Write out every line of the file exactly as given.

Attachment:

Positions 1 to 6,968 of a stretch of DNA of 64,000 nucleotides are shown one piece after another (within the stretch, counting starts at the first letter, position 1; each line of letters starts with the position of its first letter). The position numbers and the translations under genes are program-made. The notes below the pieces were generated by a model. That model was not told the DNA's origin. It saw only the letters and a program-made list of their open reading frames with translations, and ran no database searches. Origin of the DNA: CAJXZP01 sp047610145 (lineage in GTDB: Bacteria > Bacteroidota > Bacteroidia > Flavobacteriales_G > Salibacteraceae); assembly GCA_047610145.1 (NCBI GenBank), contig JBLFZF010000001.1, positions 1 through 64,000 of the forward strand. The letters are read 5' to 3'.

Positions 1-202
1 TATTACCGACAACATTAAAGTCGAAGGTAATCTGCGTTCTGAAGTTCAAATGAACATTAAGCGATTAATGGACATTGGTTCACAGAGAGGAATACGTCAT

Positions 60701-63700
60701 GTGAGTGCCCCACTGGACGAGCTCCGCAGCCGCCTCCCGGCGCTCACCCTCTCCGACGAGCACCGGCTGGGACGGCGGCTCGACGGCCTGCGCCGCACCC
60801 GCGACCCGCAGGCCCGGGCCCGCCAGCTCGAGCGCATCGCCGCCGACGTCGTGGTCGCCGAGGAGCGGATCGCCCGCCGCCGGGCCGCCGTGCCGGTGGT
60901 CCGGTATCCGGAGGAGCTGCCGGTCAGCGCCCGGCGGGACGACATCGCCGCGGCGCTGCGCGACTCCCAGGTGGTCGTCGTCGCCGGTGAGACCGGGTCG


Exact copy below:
Positions 1 to 6,968 of a stretch of DNA of 64,000 nucleotides are shown one piece after another (within the stretch, counting starts at the first letter, position 1; each line of letters starts with the position of its first letter). The position numbers and the translations under genes are program-made. The notes below the pieces were generated by a model. That model was not told the DNA's origin. It saw only the letters and a program-made list of their open reading frames with translations, and ran no database searches. Origin of the DNA: CAJXZP01 sp047610145 (lineage in GTDB: Bacteria > Bacteroidota > Bacteroidia > Flavobacteriales_G > Salibacteraceae); assembly GCA_047610145.1 (NCBI GenBank), contig JBLFZF010000001.1, positions 1 through 64,000 of the forward strand. The letters are read 5' to 3'.

Positions 1-202
1 TATTACCGACAACATTAAAGTCGAAGGTAATCTGCGTTCTGAAGTTCAAATGAACATTAAGCGATTAATGGACATTGGTTCACAGAGAGGAATACGTCAT

Positions 60701-63700
60701 GTGAGTGCCCCACTGGACGAGCTCCGCAGCCGCCTCCCGGCGCTCACCCTCTCCGACGAGCACCGGCTGGGACGGCGGCTCGACGGCCTGCGCCGCACCC
60801 GCGACCCGCAGGCCCGGGCCCGCCAGCTCGAGCGCATCGCCGCCGACGTCGTGGTCGCCGAGGAGCGGATCGCCCGCCGCCGGGCCGCCGTGCCGGTGGT
60901 CCGGTATCCGGAGGAGCTGCCGGTCAGCGCCCGGCGGGACGACATCGCCGCGGCGCTGCGCGACTCCCAGGTGGTCGTCGTCGCCGGTGAGACCGGGTCG